Similarly, SDI has carried out a study for a client that was about to launch a new drug it felt would be able to provide distinct advantages in terms of both efficacy and effectiveness. “We first analyzed the economic and clinical outcomes for existing products in the same therapeutic class to create a set of baseline expectations,” says Gregory Hess, MD, MBA, MSc, VP of HEOR for SDI Health (Plymouth Meeting, PA). “During formulary negotiations, we were then able to present our findings to a large insurer and propose that if our client’s drug were to provide outcomes that exceeded those baseline outcomes values, it would maintain a favored position on formulary, and the drug manufacturer would benefit from increased sales resulting from that favored status. If the outcomes didn’t meet expectations, then the drug company would provide some financial giveback to the insurer.”

‘Show me the evidence’

“Historically, the goal of comparative effectiveness studies was to pit one drug against another in order to beat down the unit cost from vendors,” says Sam Malik, EVP, managed markets, for inVentiv Advance Insights. “Now, people are starting to really appreciate that solid comparative effectiveness studies that can link specific outcomes to medication use are useful for numerous other purposes.”

When it comes to formulary tier designation, “the prevailing model is that certain medications enjoy lower co-pays largely because of more-favorable prices that were negotiated between the payer and the drugmaker,” says Hyde of inVentiv. “But in the future, it’s conceivable that we’ll see lower-co-payments assigned to drugs that have better proven outcomes data.”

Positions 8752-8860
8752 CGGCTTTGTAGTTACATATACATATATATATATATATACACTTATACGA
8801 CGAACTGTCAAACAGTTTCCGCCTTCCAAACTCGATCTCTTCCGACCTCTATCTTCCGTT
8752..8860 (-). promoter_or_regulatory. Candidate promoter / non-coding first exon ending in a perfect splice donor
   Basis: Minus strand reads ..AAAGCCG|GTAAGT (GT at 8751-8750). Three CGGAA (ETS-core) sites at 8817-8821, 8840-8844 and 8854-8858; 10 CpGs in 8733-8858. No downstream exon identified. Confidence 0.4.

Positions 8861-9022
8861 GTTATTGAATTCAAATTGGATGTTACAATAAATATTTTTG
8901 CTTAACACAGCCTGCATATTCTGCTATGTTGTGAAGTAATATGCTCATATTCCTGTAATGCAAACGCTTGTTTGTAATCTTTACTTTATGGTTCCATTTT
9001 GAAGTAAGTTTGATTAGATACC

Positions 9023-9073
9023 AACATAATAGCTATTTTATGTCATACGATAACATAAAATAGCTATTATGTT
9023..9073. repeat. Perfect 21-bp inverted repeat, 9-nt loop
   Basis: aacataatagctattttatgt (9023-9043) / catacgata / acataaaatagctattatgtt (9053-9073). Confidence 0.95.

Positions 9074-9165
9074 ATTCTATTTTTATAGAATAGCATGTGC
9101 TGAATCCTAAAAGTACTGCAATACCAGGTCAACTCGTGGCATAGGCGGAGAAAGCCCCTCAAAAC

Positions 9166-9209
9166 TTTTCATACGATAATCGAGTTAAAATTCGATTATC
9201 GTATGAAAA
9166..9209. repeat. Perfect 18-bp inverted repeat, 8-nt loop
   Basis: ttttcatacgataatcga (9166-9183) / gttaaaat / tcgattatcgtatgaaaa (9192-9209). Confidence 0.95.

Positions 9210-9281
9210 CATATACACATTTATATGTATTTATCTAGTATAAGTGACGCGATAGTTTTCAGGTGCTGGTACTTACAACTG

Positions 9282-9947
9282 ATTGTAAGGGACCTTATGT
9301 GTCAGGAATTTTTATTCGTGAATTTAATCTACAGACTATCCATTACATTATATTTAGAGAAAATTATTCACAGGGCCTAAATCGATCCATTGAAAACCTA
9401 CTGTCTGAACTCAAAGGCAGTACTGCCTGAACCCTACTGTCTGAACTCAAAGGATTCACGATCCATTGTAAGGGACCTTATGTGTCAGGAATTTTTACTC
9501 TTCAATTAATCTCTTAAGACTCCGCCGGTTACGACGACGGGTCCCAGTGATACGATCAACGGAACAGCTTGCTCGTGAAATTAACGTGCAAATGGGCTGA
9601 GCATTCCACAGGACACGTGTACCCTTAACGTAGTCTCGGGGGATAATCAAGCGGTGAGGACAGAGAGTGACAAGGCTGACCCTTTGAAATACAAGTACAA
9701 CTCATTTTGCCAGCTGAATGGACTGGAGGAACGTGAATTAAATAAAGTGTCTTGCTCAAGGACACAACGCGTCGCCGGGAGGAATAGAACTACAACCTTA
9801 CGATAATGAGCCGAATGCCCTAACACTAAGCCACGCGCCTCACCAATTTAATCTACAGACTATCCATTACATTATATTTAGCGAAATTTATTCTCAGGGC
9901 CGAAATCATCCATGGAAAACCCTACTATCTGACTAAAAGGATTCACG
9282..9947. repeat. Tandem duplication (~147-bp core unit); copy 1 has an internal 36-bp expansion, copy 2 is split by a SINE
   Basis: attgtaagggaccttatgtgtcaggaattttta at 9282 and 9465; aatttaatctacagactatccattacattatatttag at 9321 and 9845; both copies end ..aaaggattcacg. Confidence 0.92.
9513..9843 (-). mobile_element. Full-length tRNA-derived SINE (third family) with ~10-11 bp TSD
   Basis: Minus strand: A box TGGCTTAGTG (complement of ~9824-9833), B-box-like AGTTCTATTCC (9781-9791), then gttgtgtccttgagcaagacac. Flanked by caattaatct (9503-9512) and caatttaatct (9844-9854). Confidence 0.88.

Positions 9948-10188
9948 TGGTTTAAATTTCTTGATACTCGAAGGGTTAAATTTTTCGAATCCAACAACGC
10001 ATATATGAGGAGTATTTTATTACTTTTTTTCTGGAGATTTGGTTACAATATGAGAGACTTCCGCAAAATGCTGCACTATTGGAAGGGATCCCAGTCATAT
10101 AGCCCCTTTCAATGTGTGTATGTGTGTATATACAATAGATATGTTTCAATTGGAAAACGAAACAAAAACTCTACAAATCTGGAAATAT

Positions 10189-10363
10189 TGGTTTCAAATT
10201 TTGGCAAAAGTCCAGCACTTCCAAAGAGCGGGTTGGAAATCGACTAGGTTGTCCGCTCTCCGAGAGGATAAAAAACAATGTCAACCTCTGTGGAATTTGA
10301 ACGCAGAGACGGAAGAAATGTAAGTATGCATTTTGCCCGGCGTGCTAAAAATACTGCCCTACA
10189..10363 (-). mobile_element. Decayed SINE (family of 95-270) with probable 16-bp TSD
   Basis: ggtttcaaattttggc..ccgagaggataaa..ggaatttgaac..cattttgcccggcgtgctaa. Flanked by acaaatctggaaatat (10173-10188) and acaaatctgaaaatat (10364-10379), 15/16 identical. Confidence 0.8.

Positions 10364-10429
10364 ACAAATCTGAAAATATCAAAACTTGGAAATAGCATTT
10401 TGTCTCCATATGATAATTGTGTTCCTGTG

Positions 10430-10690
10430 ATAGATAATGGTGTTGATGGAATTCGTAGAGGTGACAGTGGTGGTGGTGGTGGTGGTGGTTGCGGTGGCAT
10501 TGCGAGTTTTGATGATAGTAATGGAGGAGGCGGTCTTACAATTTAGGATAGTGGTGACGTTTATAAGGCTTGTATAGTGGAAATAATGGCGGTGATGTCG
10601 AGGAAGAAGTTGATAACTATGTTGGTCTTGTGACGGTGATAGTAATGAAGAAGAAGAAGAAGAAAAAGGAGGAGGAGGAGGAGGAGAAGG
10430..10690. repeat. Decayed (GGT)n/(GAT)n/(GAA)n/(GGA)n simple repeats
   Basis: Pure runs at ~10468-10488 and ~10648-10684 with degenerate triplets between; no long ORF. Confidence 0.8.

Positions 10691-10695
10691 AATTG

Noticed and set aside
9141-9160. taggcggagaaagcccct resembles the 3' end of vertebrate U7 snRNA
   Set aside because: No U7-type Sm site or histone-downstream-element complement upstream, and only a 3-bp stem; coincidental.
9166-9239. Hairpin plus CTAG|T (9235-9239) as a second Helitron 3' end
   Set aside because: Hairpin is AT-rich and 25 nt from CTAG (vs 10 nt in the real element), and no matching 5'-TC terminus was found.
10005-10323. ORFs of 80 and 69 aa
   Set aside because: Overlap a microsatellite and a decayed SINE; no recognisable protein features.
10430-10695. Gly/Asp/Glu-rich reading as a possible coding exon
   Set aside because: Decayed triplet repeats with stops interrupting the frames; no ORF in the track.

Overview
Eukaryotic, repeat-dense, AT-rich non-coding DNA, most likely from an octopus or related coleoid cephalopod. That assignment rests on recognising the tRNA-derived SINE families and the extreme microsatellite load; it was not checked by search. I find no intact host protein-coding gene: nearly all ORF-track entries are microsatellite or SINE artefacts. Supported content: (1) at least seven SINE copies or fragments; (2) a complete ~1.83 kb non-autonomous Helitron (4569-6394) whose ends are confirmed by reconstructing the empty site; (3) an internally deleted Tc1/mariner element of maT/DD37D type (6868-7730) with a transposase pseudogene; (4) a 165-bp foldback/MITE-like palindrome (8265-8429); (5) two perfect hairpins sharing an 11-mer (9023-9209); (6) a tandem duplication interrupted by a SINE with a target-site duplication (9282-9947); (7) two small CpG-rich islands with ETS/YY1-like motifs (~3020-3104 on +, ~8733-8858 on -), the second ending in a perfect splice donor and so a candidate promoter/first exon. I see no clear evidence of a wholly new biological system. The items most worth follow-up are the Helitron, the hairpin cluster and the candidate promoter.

However, she adds: “The conditioned response among healthcare plans is generally ‘generics first’ so this paradigm shift will require a major turnaround in philosophy — and of course access to valid, reliable outcomes data to make the case.”

“Given the cost-containment pressures that are at work today, post-marketing, comparative-effectiveness studies could become the most important marketing tool, as they are able to establish value (in terms of clinical, economic and QoL outcomes) of a product and compare the value of its nearest competitor(s) or standard of care,” predicts Samir Bhattacharyya, PhD, VP, Covance Market Access Services (Gaithersburg, MD).

And the execution of healthcare-related comparative effectiveness studies — carried out not just by the pharma industry, but by any number of industry, academic and government researchers (Box, p. 30) — is expected to grow in the years to come, thanks to the $1 billion in funding that has been earmarked carrying out such studies as part of the Obama Administration’s recent stimulus funding and the ongoing $600,000/year contained in the current health reform bill. “That’s going to be a game changer in the years to come,” says Jonothan Tierce, C.Phil., GM of HEOR at IMS Consulting (Falls Church, VA).

Get started early